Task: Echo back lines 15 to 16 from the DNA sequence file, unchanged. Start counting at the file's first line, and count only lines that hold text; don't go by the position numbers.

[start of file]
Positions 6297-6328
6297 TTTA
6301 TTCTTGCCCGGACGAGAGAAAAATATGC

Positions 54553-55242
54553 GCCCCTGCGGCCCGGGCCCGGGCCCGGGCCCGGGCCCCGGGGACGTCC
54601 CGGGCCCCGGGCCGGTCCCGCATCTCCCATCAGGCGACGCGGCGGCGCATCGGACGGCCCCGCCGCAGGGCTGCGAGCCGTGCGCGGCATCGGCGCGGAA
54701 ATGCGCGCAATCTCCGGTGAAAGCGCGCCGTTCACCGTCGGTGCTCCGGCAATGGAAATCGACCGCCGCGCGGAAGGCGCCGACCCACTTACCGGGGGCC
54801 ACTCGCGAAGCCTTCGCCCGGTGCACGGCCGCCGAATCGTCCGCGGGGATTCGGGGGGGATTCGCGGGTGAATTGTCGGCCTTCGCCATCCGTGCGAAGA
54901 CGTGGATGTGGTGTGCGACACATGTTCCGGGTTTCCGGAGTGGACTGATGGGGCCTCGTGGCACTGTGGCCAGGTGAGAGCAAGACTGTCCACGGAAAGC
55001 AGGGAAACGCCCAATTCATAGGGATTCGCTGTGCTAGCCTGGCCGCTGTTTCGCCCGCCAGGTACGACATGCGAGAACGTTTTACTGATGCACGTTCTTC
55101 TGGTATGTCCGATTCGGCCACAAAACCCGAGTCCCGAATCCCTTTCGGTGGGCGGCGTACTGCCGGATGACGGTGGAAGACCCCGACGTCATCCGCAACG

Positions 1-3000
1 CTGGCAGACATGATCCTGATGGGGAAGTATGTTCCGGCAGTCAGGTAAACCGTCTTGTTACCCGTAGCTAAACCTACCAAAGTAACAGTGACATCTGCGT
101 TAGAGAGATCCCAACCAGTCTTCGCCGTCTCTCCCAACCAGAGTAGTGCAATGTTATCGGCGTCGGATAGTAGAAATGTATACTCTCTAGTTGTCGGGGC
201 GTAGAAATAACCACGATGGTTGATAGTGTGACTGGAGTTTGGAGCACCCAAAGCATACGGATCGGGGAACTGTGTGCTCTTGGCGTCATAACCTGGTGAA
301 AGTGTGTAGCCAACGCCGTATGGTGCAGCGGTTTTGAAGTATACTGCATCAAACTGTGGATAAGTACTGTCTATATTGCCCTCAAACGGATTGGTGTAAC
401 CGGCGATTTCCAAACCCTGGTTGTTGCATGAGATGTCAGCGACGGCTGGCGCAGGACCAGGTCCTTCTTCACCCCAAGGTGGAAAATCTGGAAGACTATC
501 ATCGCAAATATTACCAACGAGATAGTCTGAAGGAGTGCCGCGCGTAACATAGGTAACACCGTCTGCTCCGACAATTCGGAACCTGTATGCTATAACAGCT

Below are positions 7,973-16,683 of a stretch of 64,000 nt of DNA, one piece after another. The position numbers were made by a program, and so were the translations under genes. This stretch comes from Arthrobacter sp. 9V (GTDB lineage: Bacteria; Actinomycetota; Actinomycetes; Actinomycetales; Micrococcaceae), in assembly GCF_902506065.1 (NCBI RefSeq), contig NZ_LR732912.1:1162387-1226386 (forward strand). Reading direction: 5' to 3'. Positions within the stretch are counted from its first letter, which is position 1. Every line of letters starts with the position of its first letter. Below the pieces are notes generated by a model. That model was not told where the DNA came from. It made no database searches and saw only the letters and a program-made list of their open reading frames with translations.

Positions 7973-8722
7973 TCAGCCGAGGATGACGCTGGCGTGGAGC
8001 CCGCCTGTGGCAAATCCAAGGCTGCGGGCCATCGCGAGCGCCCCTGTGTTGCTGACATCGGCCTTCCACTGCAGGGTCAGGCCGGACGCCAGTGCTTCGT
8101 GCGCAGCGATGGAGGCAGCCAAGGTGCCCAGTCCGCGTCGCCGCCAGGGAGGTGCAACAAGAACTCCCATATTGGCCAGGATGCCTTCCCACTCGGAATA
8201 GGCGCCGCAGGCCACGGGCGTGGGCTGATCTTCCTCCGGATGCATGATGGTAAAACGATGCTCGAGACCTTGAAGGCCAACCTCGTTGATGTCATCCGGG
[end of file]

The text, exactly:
201 GTAGAAATAACCACGATGGTTGATAGTGTGACTGGAGTTTGGAGCACCCAAAGCATACGGATCGGGGAACTGTGTGCTCTTGGCGTCATAACCTGGTGAA
301 AGTGTGTAGCCAACGCCGTATGGTGCAGCGGTTTTGAAGTATACTGCATCAAACTGTGGATAAGTACTGTCTATATTGCCCTCAAACGGATTGGTGTAAC